In line with these principles, the rights of the data subject are set out in Article 18, and these are very similar to those in the GDPR, including access to data, correction of inaccurate data, portability, deletion of data processed with consent, information about entities with which the controller has shared data, information about the possibility of denying consent and revocation of consent.
Companies are required to report data protection breaches to the local data protection authority, but no deadline for reporting is included in the LGPD. Guidance on this is to come from the data protection agency, which is yet to be established. Companies that violate the LGPD can be fined up to 2% of the revenue of their organization, up to a total of R$50 million (approximately US$9 million) per violation. However, penalties for infractions will only start to be applied from August 1, 2021.
An official English translation is not yet available, but the IAPP has provided a translation and you can read it here: Brazilian General Data Protection Law.
In July, we reported that the EU Court had invalidated the viability of the US-EU Privacy Shield (EU Invalidates the Privacy Shield . . BUT Says Contracts May Save the Day!). A few weeks ago (September 8, 2020), the Swiss Federal Data Protection and Information Commissioner (FDPIC) also decided to remove the United States from a list of nations that are considered to be providing “adequate level of data protection.”
Unlike the EU Court’s decision, decision by the Swiss FDPIC does not automatically invalidate the applicability of the Privacy Shield, because the list of countries on or off the list is technically not legally binding. That said, if your company is relying on the Swiss-US Privacy Shield to continue to transfer data from Switzerland to the United States, it would not be prudent to assume these transfers will continue to be viewed as complying with the adequate protection standards under Swiss law. It seems to make sense to re-assess the risks and start relying on corporate policies and regulations, as well as legally binding contract clauses to ensure they are consistent with Swiss data protection law.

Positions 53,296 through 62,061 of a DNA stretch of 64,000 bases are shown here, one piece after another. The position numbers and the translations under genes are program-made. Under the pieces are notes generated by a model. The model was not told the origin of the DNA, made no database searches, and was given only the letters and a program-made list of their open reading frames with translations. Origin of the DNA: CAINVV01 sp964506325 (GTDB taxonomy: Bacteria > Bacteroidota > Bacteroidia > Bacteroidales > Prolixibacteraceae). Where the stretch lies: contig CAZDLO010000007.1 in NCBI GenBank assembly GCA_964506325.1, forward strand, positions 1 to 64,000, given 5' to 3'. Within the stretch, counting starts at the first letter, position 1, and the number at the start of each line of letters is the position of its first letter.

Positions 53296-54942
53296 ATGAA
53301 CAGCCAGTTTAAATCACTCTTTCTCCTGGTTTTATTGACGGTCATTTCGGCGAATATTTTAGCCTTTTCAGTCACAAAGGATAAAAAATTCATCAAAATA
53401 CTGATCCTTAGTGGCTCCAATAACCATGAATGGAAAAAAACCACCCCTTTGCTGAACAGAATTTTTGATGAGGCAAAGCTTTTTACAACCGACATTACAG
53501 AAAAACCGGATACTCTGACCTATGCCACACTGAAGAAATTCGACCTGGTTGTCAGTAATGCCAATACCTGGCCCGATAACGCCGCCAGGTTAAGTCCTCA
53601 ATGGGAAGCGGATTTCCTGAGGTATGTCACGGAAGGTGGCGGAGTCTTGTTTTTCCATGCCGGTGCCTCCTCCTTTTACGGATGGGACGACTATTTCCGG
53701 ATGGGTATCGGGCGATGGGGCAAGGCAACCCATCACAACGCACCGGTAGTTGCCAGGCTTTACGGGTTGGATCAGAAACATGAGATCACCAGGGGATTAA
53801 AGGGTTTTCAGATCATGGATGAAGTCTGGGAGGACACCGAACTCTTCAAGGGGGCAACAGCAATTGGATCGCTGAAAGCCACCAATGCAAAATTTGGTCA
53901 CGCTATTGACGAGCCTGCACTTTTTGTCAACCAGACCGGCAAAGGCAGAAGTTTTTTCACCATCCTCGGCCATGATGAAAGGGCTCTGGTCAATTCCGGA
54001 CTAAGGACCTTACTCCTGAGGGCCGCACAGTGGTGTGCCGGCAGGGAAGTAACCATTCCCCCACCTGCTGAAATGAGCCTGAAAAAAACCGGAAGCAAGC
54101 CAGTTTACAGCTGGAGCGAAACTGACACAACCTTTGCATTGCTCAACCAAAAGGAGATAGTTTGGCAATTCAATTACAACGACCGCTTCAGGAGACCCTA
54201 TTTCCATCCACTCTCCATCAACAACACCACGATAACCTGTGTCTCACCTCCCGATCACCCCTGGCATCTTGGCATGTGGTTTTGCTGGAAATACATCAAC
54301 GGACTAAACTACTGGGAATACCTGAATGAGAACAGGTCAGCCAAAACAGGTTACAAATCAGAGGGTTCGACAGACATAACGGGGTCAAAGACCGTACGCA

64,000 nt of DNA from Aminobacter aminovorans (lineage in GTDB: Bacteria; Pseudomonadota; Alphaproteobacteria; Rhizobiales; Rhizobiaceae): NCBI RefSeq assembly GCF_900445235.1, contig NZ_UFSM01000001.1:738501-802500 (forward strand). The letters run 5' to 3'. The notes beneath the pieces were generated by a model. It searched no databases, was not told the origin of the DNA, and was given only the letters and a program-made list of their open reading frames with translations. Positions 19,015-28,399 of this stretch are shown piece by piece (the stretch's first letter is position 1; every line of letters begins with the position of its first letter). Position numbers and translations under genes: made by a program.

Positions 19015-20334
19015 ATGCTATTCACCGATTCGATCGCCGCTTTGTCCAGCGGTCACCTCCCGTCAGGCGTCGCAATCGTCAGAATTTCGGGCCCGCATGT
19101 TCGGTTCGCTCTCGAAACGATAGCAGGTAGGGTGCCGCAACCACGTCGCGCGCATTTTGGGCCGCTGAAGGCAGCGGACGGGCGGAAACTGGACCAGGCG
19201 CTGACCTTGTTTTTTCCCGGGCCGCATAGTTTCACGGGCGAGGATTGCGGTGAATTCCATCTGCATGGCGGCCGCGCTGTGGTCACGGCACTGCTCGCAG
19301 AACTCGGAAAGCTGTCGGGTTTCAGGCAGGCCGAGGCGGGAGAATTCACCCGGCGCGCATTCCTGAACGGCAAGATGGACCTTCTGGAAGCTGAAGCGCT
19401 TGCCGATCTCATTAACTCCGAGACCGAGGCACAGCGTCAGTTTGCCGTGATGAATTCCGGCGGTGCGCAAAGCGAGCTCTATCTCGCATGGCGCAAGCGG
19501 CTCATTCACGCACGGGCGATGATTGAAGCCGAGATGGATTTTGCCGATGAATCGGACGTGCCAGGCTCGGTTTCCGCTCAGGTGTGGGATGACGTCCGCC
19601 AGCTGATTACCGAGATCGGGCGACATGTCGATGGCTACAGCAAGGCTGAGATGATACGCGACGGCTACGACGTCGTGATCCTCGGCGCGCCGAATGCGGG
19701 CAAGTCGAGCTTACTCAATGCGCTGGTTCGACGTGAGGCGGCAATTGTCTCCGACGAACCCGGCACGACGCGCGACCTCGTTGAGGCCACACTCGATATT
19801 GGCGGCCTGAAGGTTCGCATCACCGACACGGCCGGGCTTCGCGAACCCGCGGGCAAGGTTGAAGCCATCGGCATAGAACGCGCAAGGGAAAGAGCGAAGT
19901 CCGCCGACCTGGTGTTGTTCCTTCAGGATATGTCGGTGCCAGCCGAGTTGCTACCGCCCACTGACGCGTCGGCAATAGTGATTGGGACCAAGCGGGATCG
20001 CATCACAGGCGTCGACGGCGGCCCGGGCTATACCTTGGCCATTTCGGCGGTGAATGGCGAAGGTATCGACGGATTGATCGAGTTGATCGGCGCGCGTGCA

Even when the company policies and contract provisions are properly constructed, there still remains the risk that even these protections may be considered inadequate. For example, if local authorities have the right to obtain the data without safeguards and legal protections consistent with those required under Swiss regulation, the transfer may be considered in contravention of Swiss law. Similarly, if the entity to which the data is being transferred is not legally obligated, for any reason, to cooperate with the enforcement requirements that may apply under Swiss law this too creates a problem. While encryption technology exists that can ensure no personal data can become available in another country, that approach only makes sense for pure storage capability (e.g., cloud based storage) but NOT if the data is intended to be used, displayed or otherwise handled in another nation.
While further guidance and information may ultimately be promulgated by the FDPIC, at present, a review of current procedures and data transfers, the exercise of caution and consideration of implementing additional steps to deal with this development in Switzerland, as with the EU Court decision, seems to be a prudent course of action.
At Rimon Law, our professionals are available to answer question about these developments, so feel free to contact me, Joe Rosenbaum, or any of the Rimon lawyers with whom you regularly work for information about this or any other matters.
Everyone knows the search engine Google . . but do you know how it got its name?
Herring is the most widely consumed fish in the entire world!
“Practice does not make perfect. Only perfect practice makes perfect.”